September 12, 2021
Jesus’ words to Peter are severe. He needs to prepare Peter for the great trial that is coming. And He wants to show us today how to prepare for our challenges.
- Jesus tries to show the apostles how they can be triumphant with a supernatural response so that they can be strong and faithful during their crisis of the cross in which there will be so much evil.
- One of Peter’s faults and one of our faults is the lack of humility. Peter didn’t have the grace that God was offering him because he wasn’t humble or trusting enough.
- Peter was trying to save Jesus from His suffering. Satan was also trying to convince Jesus not to give His life for Peter and us.
- Jesus is revealing to us that hard moments in life and feelings of abandonment from God are actually great moments and turning points that can actually be the great passage from death to a new life.
- We are to be open to what the Holy Spirit is saying and not reject it and to have humility to listen to the Holy Spirit.
- We are to trust because no matter how bad the distraction, the devastation, the trials and the tribulations are, God’s grace is greater.
When Jesus is telling Peter and the disciples what is going to happen, Peter rebukes Jesus. He is doing it because he loves Jesus. But he doesn’t realize that this battle is the battle against forces of hell, which no human strategy can overcome. Peter has a lack of humility and trust and is going to need Divine Grace to be triumphant in this. So, that’s when Jesus says, “Get behind me Satan.”
To overcome the problems of our world, the first thing is to be open, to be humbly open to what Jesus says and then to trust Jesus, because if we trust, no matter how bad the distraction, the devastation, the trial, the tribulation that we’re facing is, God’s grace is greater.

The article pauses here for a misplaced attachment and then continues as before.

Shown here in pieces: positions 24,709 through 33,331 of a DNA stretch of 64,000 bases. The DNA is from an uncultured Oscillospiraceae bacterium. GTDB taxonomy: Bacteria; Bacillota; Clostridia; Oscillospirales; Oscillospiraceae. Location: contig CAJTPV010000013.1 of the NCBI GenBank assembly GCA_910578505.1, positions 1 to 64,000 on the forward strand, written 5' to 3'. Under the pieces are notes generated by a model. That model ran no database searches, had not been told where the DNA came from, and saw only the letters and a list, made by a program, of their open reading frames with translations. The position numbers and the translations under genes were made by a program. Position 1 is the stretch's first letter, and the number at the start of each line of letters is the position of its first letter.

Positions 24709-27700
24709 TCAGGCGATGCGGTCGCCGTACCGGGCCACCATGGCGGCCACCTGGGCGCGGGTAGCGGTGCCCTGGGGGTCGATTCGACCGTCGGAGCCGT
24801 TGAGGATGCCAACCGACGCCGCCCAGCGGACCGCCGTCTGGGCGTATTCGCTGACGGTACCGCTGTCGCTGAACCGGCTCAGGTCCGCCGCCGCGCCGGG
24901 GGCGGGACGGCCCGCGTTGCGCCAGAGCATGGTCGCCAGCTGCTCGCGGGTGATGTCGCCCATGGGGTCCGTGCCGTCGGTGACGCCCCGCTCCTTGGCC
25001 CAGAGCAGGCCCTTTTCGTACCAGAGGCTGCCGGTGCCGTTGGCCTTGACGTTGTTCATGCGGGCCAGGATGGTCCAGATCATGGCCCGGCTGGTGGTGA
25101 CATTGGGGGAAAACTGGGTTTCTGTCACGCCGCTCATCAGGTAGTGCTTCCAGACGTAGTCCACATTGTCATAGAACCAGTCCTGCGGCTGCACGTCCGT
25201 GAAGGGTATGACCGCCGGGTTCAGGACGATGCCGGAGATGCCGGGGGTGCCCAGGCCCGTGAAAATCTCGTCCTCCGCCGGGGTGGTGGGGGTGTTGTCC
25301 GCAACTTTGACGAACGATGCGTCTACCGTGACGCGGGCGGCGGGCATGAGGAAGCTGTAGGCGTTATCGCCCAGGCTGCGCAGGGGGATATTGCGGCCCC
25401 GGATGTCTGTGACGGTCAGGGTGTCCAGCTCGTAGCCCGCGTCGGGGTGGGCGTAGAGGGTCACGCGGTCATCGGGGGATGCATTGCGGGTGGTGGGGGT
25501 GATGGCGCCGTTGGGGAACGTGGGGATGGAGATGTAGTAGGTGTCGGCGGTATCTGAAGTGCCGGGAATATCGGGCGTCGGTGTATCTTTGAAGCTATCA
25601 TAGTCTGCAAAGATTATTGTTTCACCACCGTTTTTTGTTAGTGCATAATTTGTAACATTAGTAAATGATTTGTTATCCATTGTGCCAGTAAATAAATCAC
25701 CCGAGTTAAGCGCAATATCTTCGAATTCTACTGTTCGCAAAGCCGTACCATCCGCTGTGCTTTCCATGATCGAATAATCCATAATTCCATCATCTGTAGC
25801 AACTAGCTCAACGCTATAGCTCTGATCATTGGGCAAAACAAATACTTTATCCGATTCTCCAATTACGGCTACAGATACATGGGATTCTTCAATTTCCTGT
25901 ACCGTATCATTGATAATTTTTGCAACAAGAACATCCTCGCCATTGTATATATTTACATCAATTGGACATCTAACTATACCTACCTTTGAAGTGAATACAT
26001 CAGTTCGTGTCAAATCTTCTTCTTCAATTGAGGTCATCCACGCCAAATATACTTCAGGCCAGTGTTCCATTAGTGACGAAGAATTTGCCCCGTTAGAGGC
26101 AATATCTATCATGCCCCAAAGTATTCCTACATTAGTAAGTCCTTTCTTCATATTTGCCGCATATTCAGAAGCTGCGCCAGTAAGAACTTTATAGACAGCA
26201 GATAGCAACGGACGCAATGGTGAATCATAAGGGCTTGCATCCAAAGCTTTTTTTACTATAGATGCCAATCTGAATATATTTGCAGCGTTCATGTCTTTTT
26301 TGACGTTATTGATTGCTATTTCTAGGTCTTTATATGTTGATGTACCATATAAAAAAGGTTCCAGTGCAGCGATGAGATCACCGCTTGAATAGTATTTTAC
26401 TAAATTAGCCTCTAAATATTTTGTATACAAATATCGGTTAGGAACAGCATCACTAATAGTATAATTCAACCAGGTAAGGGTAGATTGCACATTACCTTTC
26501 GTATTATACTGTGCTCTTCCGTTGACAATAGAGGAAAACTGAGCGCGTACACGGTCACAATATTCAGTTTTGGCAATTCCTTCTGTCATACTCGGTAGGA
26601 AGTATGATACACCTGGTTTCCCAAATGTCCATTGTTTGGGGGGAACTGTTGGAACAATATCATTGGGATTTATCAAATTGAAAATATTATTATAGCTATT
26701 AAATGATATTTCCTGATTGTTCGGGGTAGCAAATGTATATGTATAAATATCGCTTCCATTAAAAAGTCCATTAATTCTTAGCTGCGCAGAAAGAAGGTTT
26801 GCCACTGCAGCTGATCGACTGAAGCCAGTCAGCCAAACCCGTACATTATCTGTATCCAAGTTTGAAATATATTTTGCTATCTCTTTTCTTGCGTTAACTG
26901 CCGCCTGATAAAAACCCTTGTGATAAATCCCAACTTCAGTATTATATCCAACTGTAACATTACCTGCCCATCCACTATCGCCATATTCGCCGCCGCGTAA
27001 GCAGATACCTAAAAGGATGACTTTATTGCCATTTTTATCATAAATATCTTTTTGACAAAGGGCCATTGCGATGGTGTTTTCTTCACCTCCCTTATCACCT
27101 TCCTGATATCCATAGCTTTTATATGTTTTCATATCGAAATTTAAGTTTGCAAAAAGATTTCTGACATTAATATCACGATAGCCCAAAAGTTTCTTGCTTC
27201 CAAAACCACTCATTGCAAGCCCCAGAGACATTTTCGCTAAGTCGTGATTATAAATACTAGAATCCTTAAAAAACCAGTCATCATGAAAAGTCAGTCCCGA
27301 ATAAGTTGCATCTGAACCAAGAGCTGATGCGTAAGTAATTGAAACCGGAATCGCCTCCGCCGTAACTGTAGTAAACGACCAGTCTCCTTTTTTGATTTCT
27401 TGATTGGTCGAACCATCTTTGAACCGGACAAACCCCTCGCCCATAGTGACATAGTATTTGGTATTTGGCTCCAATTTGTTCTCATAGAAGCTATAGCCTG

And does Jesus also want to prepare us for what is coming in the future, a future that only He knows? We have a lot of concerns maybe or hopes for the future expectations. But none of us know, only Jesus knows. And so, does He want to tell us also, what is coming? When He was speaking to the apostles, He was telling them of something, which would be devastating, so far from what they imagined. But it would ultimately be life changing for them and bring about a change, a benefit that they couldn’t even imagine. And so, He’s telling them, how to be triumphant at that moment of trial, and He’s telling you, how to be triumphant in the trials that are coming. But it depends on our response and so, that’s what we want to learn from this. So, He’s talking to them and He’s talking to us about a crisis that is coming. For them, it’s the crisis of the cross, in which there’ll be so much evil and the devil, it won’t just be human evil, it’ll be hell itself, which is attacking. And there’ll be so much anger, so much hatred, so much desire for revenge, and so much panic, so much fear, so much anxiety. And there’ll be so much human, and even diabolical response. And yet, this is a critical moment that they’re going to be living. And He’s trying to show them how they can be triumphant with a supernatural response, so that they can be strong and faithful at that moment. So, He’s showing them what they can do to be triumphant in that moment. Because there are trials that we can’t avoid. But by our response, we can even make them much worse than they have to be. And we humans do that all the time. We take a hard situation, and we make it much worse, much worse than God ever wanted it to be. Or we can take a hard situation, and by listening to God, not make it worse, but have the grace to make it through, to be triumphant. And so, that’s what this Gospel is about. And so, Jesus begins to speak to the apostles, words whichwere very shocking to them about what is going to happen, what is going to happen to Him. Sometimes the words of Jesus are very mysterious and very symbolic. But that’s not the case here. He says very clearly, what’s going to happen. He’s not using symbolic, mysterious language, you’re saying very clearly what’s going to happen. And the gospel even says, “He said this plainly,” plainly. And all that He said, He repeats, the gospel shows us, Jesus repeating this to them. But they don’t understand. Not because it’s hard to understand, but because it’s hard to accept. That is, the words of Jesus weren’t hard to understand what He meant, but they didn’t want to hear them. They didn’t want to accept them. Does that happen to us? That God is trying to tell us something and we don’t want to hear it? But by not hearing it, we don’t avoid the problem. We make it worse. Let me say that again. When we try to not hear God’s warning, we don’t avoid the problem, we make it much worse, and we’re not ready for it. So well, there are two parts of what Jesus was saying and each one was a problem. He was talking about what He was going to suffer, and they didn’t want to hear that, they didn’t want to accept that. But then He said He was going to rise, but they had a hard time believing that. And so, it was if they weren’t hearing, does that happen to us? These very words of Jesus, how many times have we heard them? And when we experience it in our own lives, we say what’s going on? And we respond often with a way which is very human. And so, we can say, why aren’t these apostles listening? We do the same thing when it happens to us. So, Peter’s response, good old Peter, Peter, who is so frank, so open, so positive. And you know, the striking thing is that the Gospel of Mark, Mark was a disciple of Peter. So according to tradition, the Gospel that Mark writes, is the Gospel that Peter was preaching. So, it’s Peter, in his honesty, and his humility, who’s telling what happened. He’s not hiding it. He’s saying very clearly, and it’s helpful for Peter, because I think we see ourselves in Peter. So, this is for us. So, how does Peter respond when the Lord says He is going to suffer? Peter loves the Lord, and his response is a very normal human response. It’s a loving response. He loves Jesus. He loves Jesus, but his love is very, very human. Like I said, well, that’s right because that’s what we are. Right? We’re humans. But that’s a problem, Peter’s response, because God is calling Peter and God is calling you to a mission that is not just human, but it’s divine. Poor little human you. God is calling you to a divine mission. So, it’s way beyond what you can do. So just give up, right? Just give up now. Right? That’s my message. Just give up, that’s one response, just give up. Or we can accept His grace because grace permits us, the Holy Spirit permits us to do what we can’t do, human to do what is divine. So, what does that mean? Here, Peter is being called to follow Jesus through the cross, and for that he needs not his human. His human abilities won’t be enough. He needs divine grace. And that’s what Jesus is offering. But Peter thinks he’s more realistic than Jesus. He thinks he’s more practical than Jesus. Jesus has some beautiful, idealistic ideas, He’s all love and mercy and all that, but the world is not like that. So, Peter wants to be more realistic. So, he rebukes Jesus. He is doing it because he loves Jesus. But is he picking Jesus? Peter thinks he’s more realistic than Jesus. But he doesn’t realize that this battle is the battle against forces of hell, which no human strategy can overcome. The event will be happening on Earth. It’s an event right there in Jerusalem. But it’s an event where there’s powers of hell, and no human abilities will be ever able to overcome those. Peter is going to need Divine Grace to be triumphant in this. So, one of Peters faults, and one of our faults, is a lack of humility. Peter, there’s too much pride. He thinks he knows better than the Lord, and as always, there’s also a lack of trust. He doesn’t trust Jesus. He loves Him. He’s just said that he believes He’s the Christ. But he still doesn’t completely trust what Jesus is calling him to. So again, what are the consequences of not listening to Jesus? Peter doesn’t avoid the problem; he makes it worse. We don’t listen to God, we don’t avoid the problem, we make it worse. Peter was not prepared and so he makes it worse. So, things are hard enough. Let’s not make it worse. Peter did not have the grace that God was offering him because he wasn’t humble, and he wasn’t trusting enough. He was a good person, but he wasn’t humble, and he wasn’t trusting. So how does he do? He says respond. Poor Peter. Sorry, listen, but he doesn’t say that. There’s no place in Scripture, when the gospel, Jesus is as harsh with the apostles, as he is at this moment, even when they failed Him at the cross, He is not as harsh. It’s at this moment when Peters trying to save Jesus from His suffering. You’re good. Thank you, sir. Well, so thank you, Peter, I appreciate your efforts. But no, Jesus doesn’t say that. He says, “Get behind me satan. You are not thinking as God does. But as man does.” Well, yeah, that’s what we are men, women. So that’s what we do. But that’s not enough. So, Jesus wanted something beyond what we normally do. So, when Peter is trying to save Jesus from suffering, that’s Jesus most violent reaction. “Get behind Me, satan.” That’s what satan was trying to do, to try to convince Jesus not to go through with this, not to give His life for Peter and for us. So that’s what Jesus responding to the voice which is trying to keep Him from the sacrifice, which will save souls, and which is the sacrifice, the path which looks like a path of defeat, but which is the path of ultimate eternal victory. But this is not just for Peter, Jesus says really clearly that this is not just for Peter, because it says, “He called to Him the multitude,” so everybody else with His disciples and said, “If any man,” so it’s not just for Peter, it’s not just for the apostles, “anyone would come after Me, let him deny himself, pick up his cross, and follow Me.” So, you are being called to follow Jesus, that is to walk the path that He walked. So, He’s telling us what on that path? He says it really clearly, He says, “For whoever would save his life”, and saving his life is so as almost all the worldly advice that we give, about how to be successful, and how to be happy in the world, so much of that is what Jesus saying, “whoever would save his life, will lose it.” So, so much of what we work for humanly, it’s actually working to lose our life, our soul, but Jesus says, “but whoever loses his life, for my sake, and the Gospels will save it.” So, Jesus, is showing us a completely different way, from human advice, worldly success, Jesus says if you follow the path of worldly success, you will lose your life. “If you lose your life, for my sake, and for the Gospel, you will save it.” So, Jesus is flipping the wisdom of St. Paul calls the wisdom of the world completely over. He says that wisdom of the world is actually a path to hell. So, these are very strong words of Jesus. So, we’re called, you’re called to follow Jesus, and following Jesus is the path and of the Paschal Mystery. I’m always saying that St. John Paul was always talking about Pascal Mystery, because what’s the Pascal Mystery? It’s precisely this passage from suffering and death, to resurrection, and glory and triumph. So, in our life, when we experienced, we’re always surprised what’s going on. How could God do this to me? But He said very clearly, this is what happens when we follow Him. I’m not just talking to you, I’m talking to me. Because I, we aren’t, we’re all surprised when it happens. But what Jesus is revealing is that those hard moments in your life where it seemed like God has abandoned you, and seemed like they don’t have any meaning, are actually, those critical moments, those great moments, which are the moments, which can be the great turning points, the moment would seem just destruction and devastation, and ruin and the end, but can actually be the great passage from death to a new life. So, He’s helping us realize that in those moments, He wants us to realize that God hasn’t abandoned us, even though we feel abandoned. So, what’s going on in our Church today to the crisis, the terrible crisis that our Church is in, should not surprise us? Because the Church also is called as the Mystical Body of Jesus, to follow the path of Jesus, which is the Pascal Mystery, the path of suffering, and betrayal, and attack, and what seems to be death, destruction. But that is the Church’s path, to follow Jesus to His triumph, to His resurrection. So, we’re facing extreme challenges today. But times of extreme challenge, like the cross, are also times of extreme opportunity, of extreme potential. And we’re living times you’ve been chosen for these times, of extreme potential. Our human response won’t work. But the Holy Spirit is speaking to us, in so many ways through Scripture, to the signs of the times. And there’s so many signs of the times right now, the very crisis of the Church is a sign of the time, the Holy Spirit speaking to us through prophetic messages, through prayer, through so many different ways, speaking to us, to prepare us for what is coming. And so, what can we do practically? It’s very simple. It’s not easy, but it’s simple. First of all, listen to what He’s saying. Last Sunday, we had the scripture Ephphatha, be open, be open, St. Peter’s not open in this point. He’s closed, he won’t hear what Jesus said, not just St. Peter, the others too. So, the first step, very simple, is to be open, to be open to what the Holy Spirit is saying, not reject it, even though we don’t want to hear it, to be open, to have the humility, to listen to the Holy Spirit, even if we don’t understand it. If we don’t, if we don’t want to want to hear it, to be open. And then that’s the first thing to be open, to be humbly open. And then to trust, to trust. Because if we trust, no matter how bad the distraction, the devastation, the trial, the tribulation that we’re facing is, God’s grace is greater. And we have the great example of Mary, at the cross, no one was suffering as much as she was, but because she had listened to Jesus, because she had not done like the apostles and close their ears to what He was saying. She didn’t want to hear those words, either, but she listened, and she trusted in Him. And so, the cross was very hard for her, but she was triumphant, she was strong, she was faithful. She was triumphant. And much faster than Peter, she rebounded because she didn’t have the weight of all the guilt that Peter carried. And so, she is an example of how to make it through by listening to the words of Jesus, and trust in Him. It doesn’t mean that the trials are not very, very painful. But it means that His grace, and she had His grace, which led her through, and she triumphed. So, these are very difficult times that we’re living right now. So, we need to listen to what the Holy Spirit is saying to us, so that we do not lose heart, so that we’re prepared, so that you also in these great tribulations, can come through with the grace of God, triumphant, transformed, by God’s grace. He will rise. Jesus was saying to us, He says, listen, He is the victor, He is the Lamb of God who has sacrificed but now as the Book of Revelations says, that He is the victorious Lamb of God, who is triumphant, the victor. Jesus, we trust in you. Amen.